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Earth System Dynamics An interactive open-access journal of the European Geosciences Union

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https://doi.org/10.5194/esd-2017-65
© Author(s) 2017. This work is distributed under
the Creative Commons Attribution 4.0 License.
Research article
04 Jul 2017
Review status
This discussion paper is a preprint. It has been under review for the journal Earth System Dynamics (ESD). The manuscript was not accepted for further review after discussion.
The sensitivity of the large-scale atmosphere circulation to changes in surface temperature gradients in the Northern Hemisphere
Sonja Molnos1,2, Stefan Petri1, Jascha Lehmann1, Erik Peukert1,2, and Dim Coumou1,3 1Potsdam Institute for Climate Impact Research, Potsdam, Germany
2Department of Physics, University of Potsdam, Germany
3Institute for Environmental Studies (IVM), VU University Amsterdam
Abstract. Climate and weather conditions in the mid-latitudes are strongly driven by the large-scale atmosphere circulation. Observational data indicates that important components of the large-scale circulation have changed in recent decades including the strength of the Hadley cell, jet streams, storm tracks and planetary waves. Associated impacts cover a broad range, including changes in the frequency and nature of weather extremes and shifts of fertile habitats with implications for biodiversity and agriculture. Dynamical theories have been proposed that link the shift of the poleward edge of the Northern Hadley cell to changes in the meridional temperature gradient. Moreover, model simulations have been carried out to analyse the cause of observed and projected changes in the large-scale atmosphere circulation. However, the question of the underlying drivers and particularly the possible role of global warming is still debated. Here, we use a statistical-dynamical atmosphere model (SDAM) to analyse the sensitivity of the Northern Hemisphere Hadley cell, storm tracks, jet streams and planetary waves to changes in temperature fields by systematically altering the zonal and meridional temperature gradient as well as the global mean surface temperature. SDAMs are computationally fast compared to more complex general circulation models (GCM) which enables us to scan a large and high-dimensional parameter space for sensitivity analyses using more than thousand individual model runs.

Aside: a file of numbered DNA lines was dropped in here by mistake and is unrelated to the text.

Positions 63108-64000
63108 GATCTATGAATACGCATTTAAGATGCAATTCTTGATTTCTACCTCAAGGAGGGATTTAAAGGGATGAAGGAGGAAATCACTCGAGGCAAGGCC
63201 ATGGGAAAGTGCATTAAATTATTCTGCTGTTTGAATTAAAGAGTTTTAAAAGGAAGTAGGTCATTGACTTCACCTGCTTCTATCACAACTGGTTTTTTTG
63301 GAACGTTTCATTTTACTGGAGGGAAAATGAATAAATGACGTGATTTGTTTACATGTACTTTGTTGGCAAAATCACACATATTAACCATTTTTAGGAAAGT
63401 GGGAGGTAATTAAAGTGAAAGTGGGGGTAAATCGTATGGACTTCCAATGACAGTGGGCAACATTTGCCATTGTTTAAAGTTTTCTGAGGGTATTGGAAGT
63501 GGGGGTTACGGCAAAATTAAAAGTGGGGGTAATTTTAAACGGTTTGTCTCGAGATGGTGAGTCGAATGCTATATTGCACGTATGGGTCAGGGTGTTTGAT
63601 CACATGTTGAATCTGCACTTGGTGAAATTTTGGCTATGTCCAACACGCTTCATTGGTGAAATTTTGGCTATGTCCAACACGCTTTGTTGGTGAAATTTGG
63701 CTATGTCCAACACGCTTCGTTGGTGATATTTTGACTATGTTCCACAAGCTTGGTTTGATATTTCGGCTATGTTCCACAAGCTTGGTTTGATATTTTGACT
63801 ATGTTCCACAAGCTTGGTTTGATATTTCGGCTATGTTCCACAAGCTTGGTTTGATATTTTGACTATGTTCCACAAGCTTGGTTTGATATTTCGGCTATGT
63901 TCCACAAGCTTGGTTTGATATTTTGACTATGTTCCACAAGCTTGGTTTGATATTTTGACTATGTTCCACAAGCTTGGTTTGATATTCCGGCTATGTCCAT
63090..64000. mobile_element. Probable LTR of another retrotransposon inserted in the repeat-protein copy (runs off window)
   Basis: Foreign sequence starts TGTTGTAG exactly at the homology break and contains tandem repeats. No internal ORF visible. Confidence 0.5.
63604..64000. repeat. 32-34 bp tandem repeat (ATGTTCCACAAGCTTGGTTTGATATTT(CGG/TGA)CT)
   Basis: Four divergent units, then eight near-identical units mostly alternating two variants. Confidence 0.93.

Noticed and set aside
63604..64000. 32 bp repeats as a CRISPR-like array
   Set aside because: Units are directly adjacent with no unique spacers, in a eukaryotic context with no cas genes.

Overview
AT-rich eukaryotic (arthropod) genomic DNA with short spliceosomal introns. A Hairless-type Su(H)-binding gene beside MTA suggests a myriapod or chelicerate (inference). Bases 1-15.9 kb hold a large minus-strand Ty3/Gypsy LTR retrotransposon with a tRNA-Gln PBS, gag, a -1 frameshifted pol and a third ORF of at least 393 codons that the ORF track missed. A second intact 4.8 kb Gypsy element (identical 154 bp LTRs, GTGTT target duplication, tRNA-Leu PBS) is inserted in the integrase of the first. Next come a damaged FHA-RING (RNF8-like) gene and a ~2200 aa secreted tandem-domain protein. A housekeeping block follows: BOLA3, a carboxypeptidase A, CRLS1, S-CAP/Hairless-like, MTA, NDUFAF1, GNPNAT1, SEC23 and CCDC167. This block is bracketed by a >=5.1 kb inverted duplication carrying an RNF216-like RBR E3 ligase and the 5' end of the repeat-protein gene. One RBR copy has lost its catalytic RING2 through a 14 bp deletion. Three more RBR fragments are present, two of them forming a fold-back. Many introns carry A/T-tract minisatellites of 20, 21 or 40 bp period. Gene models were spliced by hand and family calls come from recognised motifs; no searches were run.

Our results show that the strength of the Hadley cell, storm tracks and jet streams depends almost linearly on both the global mean temperature and the meridional temperature gradient whereas the zonal temperature gradient has little or no influence. The magnitude of planetary waves is clearly affected by all three temperature components. Finally, the width of the Hadley cell behaves nonlinearly with respect to all three temperature components.

Under global warming the meridional temperature gradient is expected to change: Enhanced warming is expected in the Arctic, largely near the surface, and at the equator at high altitudes. Also there is a pronounced seasonality to these warming patterns. Using SDAMs to disentangle and separately analyse the effect of individual temperature changes might thus help to understand observed and projected changes in large-scale atmosphere dynamics.


Citation: Molnos, S., Petri, S., Lehmann, J., Peukert, E., and Coumou, D.: The sensitivity of the large-scale atmosphere circulation to changes in surface temperature gradients in the Northern Hemisphere, Earth Syst. Dynam. Discuss., https://doi.org/10.5194/esd-2017-65, 2017.
Sonja Molnos et al.
Sonja Molnos et al.

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